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Discussion on: Functional VS Object-Oriented Programming

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Scott Simontis

Hmm...not quite. C# is what I have been using for the past 7 years straight and is the language I know best by far. I'm so used to it, it might be difficult for me to objectively compare things. I think the implementation of generics is really solid, which reduces the number of objects I have to write. My only qualm that is language-specific is that functional programming constructs look really weird and take a ton of code...10 lines of F# can take 100 lines of C#, and the C# code looks hideous with generics everywhere.

I think that having a base Object class inherited by all objects is a huge mistake and brings no value whatsoever. All it does it ensure that I need to do a ton of defensive type checking and reflection whenever I try to compare two objects. There isn't really any behavior that belongs on that level that is applicable to every single object. I believe C++ does not fall victim to this base object mentality, and I have been studying C++ lately to try and get back into embedded/AI stuff.

Ironically, I have also been looking into Ruby because I have heard it is a developer's language and a really enjoyable experience. I have not gotten to the point of appreciating much of it, but I am going to keep trying, dammit!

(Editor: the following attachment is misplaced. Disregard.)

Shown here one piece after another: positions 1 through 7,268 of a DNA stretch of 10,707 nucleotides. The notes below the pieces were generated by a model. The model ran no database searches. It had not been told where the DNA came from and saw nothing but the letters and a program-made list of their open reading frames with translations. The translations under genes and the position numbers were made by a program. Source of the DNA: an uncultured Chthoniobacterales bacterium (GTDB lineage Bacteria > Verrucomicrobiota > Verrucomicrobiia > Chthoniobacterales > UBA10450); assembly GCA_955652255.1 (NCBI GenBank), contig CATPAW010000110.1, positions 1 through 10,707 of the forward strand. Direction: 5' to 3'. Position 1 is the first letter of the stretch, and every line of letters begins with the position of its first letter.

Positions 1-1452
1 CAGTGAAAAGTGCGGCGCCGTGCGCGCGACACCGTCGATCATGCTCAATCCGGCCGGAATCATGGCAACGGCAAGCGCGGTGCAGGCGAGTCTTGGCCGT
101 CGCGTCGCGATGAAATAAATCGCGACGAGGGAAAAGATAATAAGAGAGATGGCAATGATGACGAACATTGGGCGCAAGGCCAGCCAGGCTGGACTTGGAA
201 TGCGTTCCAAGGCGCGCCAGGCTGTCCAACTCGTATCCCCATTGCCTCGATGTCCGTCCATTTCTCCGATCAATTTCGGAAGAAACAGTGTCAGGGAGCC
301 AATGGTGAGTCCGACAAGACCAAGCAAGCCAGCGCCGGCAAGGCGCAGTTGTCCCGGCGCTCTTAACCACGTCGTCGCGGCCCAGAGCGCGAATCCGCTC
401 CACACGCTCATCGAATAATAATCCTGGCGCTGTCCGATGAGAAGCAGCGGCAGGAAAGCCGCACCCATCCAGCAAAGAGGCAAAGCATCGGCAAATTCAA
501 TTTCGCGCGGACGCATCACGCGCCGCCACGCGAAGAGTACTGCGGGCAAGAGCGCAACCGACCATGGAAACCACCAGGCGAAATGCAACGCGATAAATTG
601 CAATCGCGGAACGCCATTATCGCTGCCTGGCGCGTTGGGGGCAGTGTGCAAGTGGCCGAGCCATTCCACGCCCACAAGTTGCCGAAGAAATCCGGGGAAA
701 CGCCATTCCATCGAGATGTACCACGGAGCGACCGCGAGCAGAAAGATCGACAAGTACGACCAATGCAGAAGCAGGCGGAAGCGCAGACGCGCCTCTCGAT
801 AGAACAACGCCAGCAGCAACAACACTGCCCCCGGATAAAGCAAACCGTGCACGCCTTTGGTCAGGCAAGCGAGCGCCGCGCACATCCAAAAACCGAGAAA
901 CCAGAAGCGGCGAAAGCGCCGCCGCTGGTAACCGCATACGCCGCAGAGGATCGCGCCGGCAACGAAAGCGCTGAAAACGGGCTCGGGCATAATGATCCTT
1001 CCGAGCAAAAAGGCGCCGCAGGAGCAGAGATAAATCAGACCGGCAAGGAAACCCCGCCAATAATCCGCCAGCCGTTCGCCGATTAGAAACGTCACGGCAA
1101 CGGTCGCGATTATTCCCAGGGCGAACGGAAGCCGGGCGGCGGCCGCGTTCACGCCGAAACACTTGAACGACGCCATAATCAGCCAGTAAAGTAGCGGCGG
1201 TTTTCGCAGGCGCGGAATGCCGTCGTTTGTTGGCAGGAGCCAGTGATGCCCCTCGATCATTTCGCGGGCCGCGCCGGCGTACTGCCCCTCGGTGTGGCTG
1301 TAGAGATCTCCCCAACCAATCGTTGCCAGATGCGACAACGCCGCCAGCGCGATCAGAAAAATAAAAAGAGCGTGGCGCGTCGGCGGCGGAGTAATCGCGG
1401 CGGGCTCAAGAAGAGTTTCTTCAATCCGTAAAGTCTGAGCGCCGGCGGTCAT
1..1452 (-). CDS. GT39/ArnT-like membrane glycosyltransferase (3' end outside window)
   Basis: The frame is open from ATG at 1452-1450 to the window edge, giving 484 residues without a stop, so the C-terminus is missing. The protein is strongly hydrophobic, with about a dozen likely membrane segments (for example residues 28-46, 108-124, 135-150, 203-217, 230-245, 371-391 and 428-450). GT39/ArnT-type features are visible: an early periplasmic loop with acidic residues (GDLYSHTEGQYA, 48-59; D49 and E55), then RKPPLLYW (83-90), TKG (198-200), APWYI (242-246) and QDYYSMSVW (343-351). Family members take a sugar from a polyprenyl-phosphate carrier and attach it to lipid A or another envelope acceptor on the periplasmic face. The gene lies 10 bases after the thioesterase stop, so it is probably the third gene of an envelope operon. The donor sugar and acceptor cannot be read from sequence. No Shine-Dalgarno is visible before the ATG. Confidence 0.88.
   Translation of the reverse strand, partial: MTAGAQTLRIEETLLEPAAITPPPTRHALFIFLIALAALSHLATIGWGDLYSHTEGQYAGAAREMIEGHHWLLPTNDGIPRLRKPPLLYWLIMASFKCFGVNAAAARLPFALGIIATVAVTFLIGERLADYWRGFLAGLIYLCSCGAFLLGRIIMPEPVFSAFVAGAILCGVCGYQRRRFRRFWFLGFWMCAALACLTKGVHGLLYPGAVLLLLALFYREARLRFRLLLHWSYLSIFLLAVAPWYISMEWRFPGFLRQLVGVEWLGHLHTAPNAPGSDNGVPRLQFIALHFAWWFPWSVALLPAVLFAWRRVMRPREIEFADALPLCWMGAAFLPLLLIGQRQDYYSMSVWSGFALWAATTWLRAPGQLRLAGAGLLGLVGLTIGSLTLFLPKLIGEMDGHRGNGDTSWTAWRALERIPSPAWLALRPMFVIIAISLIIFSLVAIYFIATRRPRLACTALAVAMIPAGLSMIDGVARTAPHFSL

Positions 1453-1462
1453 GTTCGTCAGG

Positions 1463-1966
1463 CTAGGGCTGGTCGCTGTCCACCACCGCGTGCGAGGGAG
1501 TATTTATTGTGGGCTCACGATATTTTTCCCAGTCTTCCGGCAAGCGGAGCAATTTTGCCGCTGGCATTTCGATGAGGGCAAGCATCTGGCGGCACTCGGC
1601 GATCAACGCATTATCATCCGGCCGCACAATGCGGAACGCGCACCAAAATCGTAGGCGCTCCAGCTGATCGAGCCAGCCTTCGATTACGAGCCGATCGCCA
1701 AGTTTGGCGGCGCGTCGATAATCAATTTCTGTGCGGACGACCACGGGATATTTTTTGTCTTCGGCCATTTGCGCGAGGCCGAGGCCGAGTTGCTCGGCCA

I also played around with Racket (a Scheme dialog) and found myself intrigued by LISPs. Blurring the line between code and data is pretty neat, but sometimes it's so abstract that I have no idea if what I am doing works. And no way in hell I could explain the code to someone else confidently.

Honestly, maybe TypeScript? I like the typing because it prevents a bunch of stupid errors and guarantees some consistency between objects. It's such an easy language to hack around in, but most uses these days seem too primitive. Why deal with Express and write the same middleware that a million other developers have written to? Why not abstract that all away to a more mature back-end runtime? I guess that's the downside to needing thousands of random dependencies to accomplish anything, big building blocks are hard.